A class act from the past

Tasting

PARSNIPPY PARIDISE Turmeric lends a beautiful colour to parsnip soup, while apple lends an exquisite sweetness. 


Food
The Cabots

Nowadays we will often start an Asian meal out with Wonton soup, a delicious standard of Chinese cuisine, a clear broth made with Asian equivalent of ravioli or tortellini. In today’s world there is nothing better than mixing up the flavours in modern settings.
Yet nothing can beat the flavours of the old reliables when it comes to winter soups. Cooking for my aunt and cousins in Belgrade this Christmas day I had shopped the previous day looking for parsnips to roast and combine with a bag of frozen chestnuts. The shop was out of parsnips, but I spied some fresh celeriac, that ugly looking root vegetable, that did the job. A roasted nuttiness to combine with the chestnuts, blended with a dash of milk, and using the water from the potatoes and brussel sprouts.
Christmas dinner went down a treat with Serbian Lamb and Turkey cooked Irish style! For dessert we were treated to a Yugoslav delicacy of layered chocolate cake combined baked layers of meringue and smooth gooey chocolate! More on that later…

Curried parsnip and apple soup
Warm parsnips are warming winter food, good for the soul and the tummy. The apple flavour sharpens the sweetness of parsnips. Here is a classic combination from the 1970s for this side of the world to warm hearts and minds.

What you need

  • 700g parsnips, peeled and diced into 2.5 cm cubes
  • 40g butter
  • 2 med onions chopped
  • 2 garlic cloves chopped
  • 1 tbsp groundnut oil
  • 1.2 ltrs your favourite stock
  • 1 medium apple (Bramley or similar)
  • 1 large tsp coriander and cumin seeds each
  • 6 cardamon pods (seeds only)
  • 1 large tsp turmeric
  • 1 large tsp powdered ginger
  • Seasoning


What you do
In a heavy-bottomed pan and medium heat dry-roast the cumin and coriander seeds. After two or three minutes they will start to jump around and change colour. Remove them and crush them finely with pestle and mortar. This is a lovely way of bringing out the flavours and intermingling a background palette of flavours to the soup.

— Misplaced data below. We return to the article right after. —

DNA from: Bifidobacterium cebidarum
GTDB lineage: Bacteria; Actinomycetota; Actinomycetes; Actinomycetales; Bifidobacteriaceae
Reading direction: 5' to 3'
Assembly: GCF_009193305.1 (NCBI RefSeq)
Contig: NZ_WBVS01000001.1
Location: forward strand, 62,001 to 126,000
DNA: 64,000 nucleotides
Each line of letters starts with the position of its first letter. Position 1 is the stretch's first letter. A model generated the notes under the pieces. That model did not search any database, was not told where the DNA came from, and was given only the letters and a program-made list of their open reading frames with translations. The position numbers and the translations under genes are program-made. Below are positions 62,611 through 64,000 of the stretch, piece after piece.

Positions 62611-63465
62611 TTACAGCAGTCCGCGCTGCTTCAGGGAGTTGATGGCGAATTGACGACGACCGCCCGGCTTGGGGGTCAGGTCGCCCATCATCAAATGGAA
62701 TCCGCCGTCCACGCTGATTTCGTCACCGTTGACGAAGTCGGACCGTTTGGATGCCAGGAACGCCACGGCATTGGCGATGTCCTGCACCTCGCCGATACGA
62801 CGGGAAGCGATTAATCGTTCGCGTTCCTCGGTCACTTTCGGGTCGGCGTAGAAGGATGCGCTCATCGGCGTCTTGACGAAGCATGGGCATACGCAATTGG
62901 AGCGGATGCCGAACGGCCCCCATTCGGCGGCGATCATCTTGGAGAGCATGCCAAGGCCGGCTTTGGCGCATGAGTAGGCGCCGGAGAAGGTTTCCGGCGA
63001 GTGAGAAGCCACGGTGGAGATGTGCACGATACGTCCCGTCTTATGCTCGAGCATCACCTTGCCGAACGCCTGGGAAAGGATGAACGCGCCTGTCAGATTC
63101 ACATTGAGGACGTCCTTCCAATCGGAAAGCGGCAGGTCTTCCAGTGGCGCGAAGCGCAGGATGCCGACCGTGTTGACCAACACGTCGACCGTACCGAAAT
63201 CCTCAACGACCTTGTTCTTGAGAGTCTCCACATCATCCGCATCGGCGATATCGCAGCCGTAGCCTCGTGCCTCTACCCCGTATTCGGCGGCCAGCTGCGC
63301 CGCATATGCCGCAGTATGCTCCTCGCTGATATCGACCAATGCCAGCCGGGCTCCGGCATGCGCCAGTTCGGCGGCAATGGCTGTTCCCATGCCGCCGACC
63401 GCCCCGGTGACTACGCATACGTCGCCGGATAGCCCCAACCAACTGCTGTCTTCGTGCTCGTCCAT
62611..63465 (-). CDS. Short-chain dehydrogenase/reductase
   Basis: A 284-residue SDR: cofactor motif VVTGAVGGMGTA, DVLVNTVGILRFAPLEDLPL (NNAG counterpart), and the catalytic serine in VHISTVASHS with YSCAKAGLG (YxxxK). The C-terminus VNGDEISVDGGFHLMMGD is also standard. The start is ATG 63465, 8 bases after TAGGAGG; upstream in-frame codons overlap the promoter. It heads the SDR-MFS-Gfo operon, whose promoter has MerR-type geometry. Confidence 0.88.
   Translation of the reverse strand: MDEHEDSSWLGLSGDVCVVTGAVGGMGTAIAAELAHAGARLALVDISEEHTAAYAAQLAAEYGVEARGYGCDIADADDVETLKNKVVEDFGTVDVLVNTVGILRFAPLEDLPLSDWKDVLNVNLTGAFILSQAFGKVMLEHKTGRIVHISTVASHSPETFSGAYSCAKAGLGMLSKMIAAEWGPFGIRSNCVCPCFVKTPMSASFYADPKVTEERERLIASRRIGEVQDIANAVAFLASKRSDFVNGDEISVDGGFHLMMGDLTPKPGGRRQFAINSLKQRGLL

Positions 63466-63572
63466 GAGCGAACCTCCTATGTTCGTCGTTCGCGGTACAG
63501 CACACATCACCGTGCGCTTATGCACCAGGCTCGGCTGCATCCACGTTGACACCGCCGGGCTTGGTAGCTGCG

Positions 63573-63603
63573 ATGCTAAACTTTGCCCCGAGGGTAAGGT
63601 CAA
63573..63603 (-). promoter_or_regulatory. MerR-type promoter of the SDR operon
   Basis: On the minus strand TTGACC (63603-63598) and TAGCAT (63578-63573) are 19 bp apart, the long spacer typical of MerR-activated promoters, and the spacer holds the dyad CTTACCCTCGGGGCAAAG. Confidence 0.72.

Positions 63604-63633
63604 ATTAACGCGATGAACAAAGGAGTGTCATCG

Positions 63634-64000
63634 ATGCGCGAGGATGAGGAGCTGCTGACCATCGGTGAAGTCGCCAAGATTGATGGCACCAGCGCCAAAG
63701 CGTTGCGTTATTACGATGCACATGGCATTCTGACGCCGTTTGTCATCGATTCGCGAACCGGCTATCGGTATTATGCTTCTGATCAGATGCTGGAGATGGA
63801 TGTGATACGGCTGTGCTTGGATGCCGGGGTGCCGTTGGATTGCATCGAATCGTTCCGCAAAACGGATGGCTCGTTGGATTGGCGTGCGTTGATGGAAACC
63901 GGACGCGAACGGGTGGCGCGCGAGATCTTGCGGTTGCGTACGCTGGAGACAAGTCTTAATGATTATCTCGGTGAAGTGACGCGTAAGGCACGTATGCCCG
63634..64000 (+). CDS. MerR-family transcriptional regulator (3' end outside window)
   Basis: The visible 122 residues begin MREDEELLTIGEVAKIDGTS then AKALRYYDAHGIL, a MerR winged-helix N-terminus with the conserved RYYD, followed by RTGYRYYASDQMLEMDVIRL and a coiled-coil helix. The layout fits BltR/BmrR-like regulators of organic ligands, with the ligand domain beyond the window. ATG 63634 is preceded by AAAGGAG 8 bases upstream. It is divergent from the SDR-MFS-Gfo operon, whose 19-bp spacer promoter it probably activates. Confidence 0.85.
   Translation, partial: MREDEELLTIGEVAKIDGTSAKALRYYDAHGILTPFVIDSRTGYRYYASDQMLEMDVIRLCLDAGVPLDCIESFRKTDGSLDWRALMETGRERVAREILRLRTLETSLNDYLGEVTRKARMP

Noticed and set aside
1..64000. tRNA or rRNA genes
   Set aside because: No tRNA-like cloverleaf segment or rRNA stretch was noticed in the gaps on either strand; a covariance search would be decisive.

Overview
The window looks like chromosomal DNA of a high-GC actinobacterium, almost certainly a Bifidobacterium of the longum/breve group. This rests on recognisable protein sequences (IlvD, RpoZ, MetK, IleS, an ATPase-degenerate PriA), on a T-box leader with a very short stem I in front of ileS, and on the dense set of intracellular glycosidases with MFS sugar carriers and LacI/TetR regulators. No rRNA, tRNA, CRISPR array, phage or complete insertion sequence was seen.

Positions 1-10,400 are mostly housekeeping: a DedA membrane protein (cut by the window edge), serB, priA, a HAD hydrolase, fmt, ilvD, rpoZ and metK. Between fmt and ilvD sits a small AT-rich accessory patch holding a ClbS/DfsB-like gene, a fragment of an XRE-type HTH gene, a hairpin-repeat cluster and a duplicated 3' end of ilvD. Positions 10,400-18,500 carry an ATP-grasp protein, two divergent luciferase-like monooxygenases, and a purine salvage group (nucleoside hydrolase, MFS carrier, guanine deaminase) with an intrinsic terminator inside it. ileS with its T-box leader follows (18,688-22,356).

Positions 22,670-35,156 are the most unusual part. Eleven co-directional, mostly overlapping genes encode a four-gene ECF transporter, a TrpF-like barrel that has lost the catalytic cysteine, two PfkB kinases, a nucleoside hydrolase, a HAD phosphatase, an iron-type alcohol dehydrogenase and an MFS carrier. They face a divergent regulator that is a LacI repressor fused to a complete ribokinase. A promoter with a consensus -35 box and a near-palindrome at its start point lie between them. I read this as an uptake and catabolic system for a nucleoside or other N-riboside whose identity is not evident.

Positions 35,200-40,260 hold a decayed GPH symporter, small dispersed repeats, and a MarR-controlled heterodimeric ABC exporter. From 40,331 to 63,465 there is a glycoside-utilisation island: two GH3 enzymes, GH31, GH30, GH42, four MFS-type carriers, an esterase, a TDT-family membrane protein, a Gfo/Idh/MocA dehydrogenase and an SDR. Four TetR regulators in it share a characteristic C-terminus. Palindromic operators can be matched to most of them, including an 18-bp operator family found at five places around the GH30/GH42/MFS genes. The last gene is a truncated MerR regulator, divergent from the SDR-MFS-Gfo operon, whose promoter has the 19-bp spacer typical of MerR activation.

Heat the butter and oil in a saucepan until it starts to foam, add chopped onion and softer for four to five minutes. Then add garlic for another two minutes, combine crushed spices, along with ginger and turmeric. Stir well for two minutes, add diced parsnip, combine and coat. Add your stock, bring to a simmer, season and keep simmering for an hour with no lid.
After this blend the soup, checking the seasoning. Now peel and grate the apple, add it to the soup, bring to a simmer again for just two minutes.
Serve in bowls with crusty or warm breads.

Parsnip crisps
This lovely accompaniment can be an excellent serving companion to this soup or most winter starters.
Peel one medium parsnip and slice into rounds as thin as possible. Heat a frying pan very hot with groundnut oil till almost smoking. Fry the parsnips rounds in batched till golden brown – they will end up twisting funny shapes in about two to three minutes. Remove with a slatted spoon and dry on kitchen paper.
Sprinkle with salt and serve. A delicious add on!

— Redmond

The Cabot family live and work in Lanmore, outside Westport. Fresh, seasonal foods are their passion, from country markets to growing, making and selling. They love cooking and eating at the kitchen table, while Redmond and Sandra are kept on their toes with children Penny and Louis. Here they share their favourite recipes.